Corey: And you don’t have to deal with tenants or toilets. So it introduced us to that strategy. As we continued on, we started listening to Podcasts and doing different things. Got introduced to a guy named Grant Cardone. Started listening to some of his stuff and changed my whole mindset and started looking at it as a business and learning, you would spend this money to do this marketing and then you wouldn’t close any deals and it’s like, “Where was it falling short?”. Well, somebody calls me and like, “Hey. I want to sell my house”. “Cool. I want to buy it. How much do you want?”. “10,000”. “Okay. Well, I don’t have 10,000. Thanks for calling”. Click. You know what I mean. Instead of trying to find out a way to monetize that lead. And also developing a pitch, for lack of a better word. Learning how to pitch a foreclosure. Learning how to pitch a divorce. Learning how to build value in your own offer to where as you’re making that offer, you know look, “What advantage do I have over all other investors? I’m not a wholesaler. I will wholesale. But if I wholesale, I’m going to tell you, the seller, that’s what I’m doing. I’m to let you in on this. Hey. I’m going to go make $10,000 selling this contract. If you’re not happy about that, we don’t need to do business”. But also building the value of it and saying, “Hey. Look, if I put this property under contract, I guarantee you I’m going to find somebody to buy it or I’m going to close on it”. So when I go in to make my offer, I would tell people and if I go in and put a property on a contract, I will put $1,000 down on the option all day long because I feel like I know what I’m doing. If somebody comes in here and makes you an offer and they buy a $1,000 option period, they’re not a serious buyer. People would call me back 3 days later, “Hey man. Nobody will pay that $1,000 option period”. “Well, hell no they won’t”. You know what I mean. I knew they won’t because they’re all trying to be wholesalers.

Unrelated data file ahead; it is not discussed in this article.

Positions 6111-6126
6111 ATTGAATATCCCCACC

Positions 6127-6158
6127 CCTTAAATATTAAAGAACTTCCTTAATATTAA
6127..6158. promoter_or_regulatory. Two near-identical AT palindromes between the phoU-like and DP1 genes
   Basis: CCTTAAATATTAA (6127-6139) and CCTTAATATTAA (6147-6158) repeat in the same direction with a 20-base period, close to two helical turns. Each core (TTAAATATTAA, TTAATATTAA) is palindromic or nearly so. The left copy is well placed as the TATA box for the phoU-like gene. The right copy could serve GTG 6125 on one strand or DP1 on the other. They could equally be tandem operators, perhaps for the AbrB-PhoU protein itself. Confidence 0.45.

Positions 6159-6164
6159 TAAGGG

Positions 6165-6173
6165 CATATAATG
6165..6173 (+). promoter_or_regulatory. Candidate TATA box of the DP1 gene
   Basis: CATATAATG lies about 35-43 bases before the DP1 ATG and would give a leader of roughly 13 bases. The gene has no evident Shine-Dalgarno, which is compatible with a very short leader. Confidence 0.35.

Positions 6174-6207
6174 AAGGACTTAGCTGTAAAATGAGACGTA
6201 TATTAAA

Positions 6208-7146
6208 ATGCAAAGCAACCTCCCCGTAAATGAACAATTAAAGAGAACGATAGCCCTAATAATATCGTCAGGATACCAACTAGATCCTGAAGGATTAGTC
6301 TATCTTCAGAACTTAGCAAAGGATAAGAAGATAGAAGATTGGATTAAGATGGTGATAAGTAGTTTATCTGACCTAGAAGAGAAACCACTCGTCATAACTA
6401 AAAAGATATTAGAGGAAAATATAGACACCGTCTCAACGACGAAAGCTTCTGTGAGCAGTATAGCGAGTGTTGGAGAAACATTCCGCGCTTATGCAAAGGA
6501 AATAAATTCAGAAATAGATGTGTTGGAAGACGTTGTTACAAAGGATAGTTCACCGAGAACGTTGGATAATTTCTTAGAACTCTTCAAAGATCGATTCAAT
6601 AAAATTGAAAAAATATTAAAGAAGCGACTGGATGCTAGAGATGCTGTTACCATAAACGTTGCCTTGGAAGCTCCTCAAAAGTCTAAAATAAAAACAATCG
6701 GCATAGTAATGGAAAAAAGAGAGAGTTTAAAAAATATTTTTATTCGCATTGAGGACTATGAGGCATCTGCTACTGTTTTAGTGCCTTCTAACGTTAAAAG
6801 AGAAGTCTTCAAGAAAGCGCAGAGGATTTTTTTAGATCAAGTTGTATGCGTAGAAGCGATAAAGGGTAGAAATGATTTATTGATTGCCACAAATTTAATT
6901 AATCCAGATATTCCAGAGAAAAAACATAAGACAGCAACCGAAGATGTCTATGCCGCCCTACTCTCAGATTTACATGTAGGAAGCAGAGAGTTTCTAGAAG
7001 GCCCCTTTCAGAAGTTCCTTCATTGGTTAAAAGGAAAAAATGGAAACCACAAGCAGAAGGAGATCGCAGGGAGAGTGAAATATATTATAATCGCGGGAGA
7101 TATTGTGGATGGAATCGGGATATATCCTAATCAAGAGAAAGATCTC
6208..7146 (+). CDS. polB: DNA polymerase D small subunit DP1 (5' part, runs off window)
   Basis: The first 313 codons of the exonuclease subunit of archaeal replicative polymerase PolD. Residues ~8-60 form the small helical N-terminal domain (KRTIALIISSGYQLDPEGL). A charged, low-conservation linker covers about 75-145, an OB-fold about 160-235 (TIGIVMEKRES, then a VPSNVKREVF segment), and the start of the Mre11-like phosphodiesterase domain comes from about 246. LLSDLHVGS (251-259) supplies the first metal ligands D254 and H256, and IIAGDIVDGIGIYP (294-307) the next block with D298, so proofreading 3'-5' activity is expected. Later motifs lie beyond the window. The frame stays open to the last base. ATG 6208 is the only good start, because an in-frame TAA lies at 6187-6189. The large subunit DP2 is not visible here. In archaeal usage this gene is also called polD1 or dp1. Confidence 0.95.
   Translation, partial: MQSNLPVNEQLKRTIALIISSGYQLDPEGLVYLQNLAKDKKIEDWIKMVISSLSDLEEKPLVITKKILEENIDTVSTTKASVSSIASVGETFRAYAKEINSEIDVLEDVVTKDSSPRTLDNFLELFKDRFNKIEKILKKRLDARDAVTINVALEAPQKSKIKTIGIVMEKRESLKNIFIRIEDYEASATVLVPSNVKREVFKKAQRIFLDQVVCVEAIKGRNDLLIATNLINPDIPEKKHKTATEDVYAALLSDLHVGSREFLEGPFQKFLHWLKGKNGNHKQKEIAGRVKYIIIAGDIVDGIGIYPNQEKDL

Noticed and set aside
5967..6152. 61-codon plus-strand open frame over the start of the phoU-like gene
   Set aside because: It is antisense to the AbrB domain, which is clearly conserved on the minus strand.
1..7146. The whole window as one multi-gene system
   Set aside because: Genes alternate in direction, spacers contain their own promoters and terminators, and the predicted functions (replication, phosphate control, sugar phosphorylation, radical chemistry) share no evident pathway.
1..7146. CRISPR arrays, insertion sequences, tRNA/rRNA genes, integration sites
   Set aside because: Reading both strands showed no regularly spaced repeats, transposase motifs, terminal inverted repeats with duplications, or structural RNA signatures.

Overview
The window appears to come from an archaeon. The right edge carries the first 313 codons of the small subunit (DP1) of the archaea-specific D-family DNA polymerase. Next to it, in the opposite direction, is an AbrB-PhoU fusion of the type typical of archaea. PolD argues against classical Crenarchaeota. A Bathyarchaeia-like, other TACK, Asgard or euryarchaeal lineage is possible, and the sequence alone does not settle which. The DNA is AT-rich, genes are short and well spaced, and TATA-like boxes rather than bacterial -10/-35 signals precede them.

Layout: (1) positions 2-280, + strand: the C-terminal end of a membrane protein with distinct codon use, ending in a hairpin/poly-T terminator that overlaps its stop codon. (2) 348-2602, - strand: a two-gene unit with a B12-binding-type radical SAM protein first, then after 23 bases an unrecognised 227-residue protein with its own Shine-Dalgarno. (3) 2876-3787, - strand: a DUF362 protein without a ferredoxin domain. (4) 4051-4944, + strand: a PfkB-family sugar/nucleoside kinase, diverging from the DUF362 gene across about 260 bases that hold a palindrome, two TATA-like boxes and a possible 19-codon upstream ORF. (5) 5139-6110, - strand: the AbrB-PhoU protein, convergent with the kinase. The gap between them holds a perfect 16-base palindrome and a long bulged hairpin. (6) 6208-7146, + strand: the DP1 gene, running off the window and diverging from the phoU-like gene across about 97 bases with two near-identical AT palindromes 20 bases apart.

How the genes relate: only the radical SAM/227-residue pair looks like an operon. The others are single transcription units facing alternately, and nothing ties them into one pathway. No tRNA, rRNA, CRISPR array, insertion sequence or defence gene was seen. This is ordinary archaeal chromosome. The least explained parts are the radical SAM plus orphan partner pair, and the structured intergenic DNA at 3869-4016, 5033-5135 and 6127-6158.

Uh-oh. baby. Can you give me a minute? My daughter’s walking up. So anyways, here in the office. So, yeah. As we journeyed through it, we learned a lot of lessons and we learned them with the flips. Baby, you can’t play with that right here. She’s got her Doc Mcstuffins bag out. She’s about to give me a shot or something. We learned a lot from trying to flip our way to, thank you baby, to success. It became a lot like work. And at the end of it, we weren’t making the money we thought we were going to make. So we had to develop a new strategy. And we went for the passive income because that’s what everybody who’s getting wealthy in real estate is doing. They’re not flipping their way to wealth. They’re applying rentals.
Thomas: Well said.
Jonathan: I think that’s a good end to this interview Thomas. And I probably agree with that. Would you like to wrap it up Thomas?
Thomas: Okay. Well, Corey, I want to thank you for coming on and sharing your knowledge with us. If folks want to get a hold of you, either for advice on starting a business like yours in their area. Or if they’re in Texas and they want to do business with you, how would they get a hold of you?
Corey: I’ve got this page that’s called Roughneck To Real Estate. We’re trying to grow that page. We do a little marketing class. It’s not much. We don’t really even charge for it. I mean we did the last one for free. It’s just a way for us to grow our network. And I also have a Facebook group called Roughneck To Real Estate where I go live in the group all the time and that we do. I did that because my personal Facebook, people were finding me that I was marketing to and I was giving advice to investors on there, on live video. And it was working out for me because when you’re talking about how you’re buying these properties and your sellers are finding you on Facebook talking about it, it’s not a very good thing. So I moved everything, all of that to that closed Facebook group. But anybody can talk in there. I mean we’re not real regulated in there. But that’s where we do most of our advice giving and that sort of thing.
Thomas: Okay. And I should mention gbtinvestments.com website as well as they can find you on YouTube under GBT Investments. And that G – B – T Investments. All right. Corey Thompson, thank you so much for joining us today. We appreciate it. And Jonathan, do you want to sign out on your end?
Jonathan: Yes. Thanks folks. I’ve really enjoyed this episode. It’s brought a smile to my face. But you can tell that you’re in the front line and you’re doing this every day. You could tell straight away. And I think it’s given some insights to our audience that you can still make some money out of real estate. You’ve just got to be a bit creative and think a bit out of the box. So I’ve really enjoyed the episode. And we’ll be back next week with another guest about giving you some insights or some training, how to become a better Real Estate Agent or Property Professional. See you next week folks. Bye.
Thomas: Bye bye.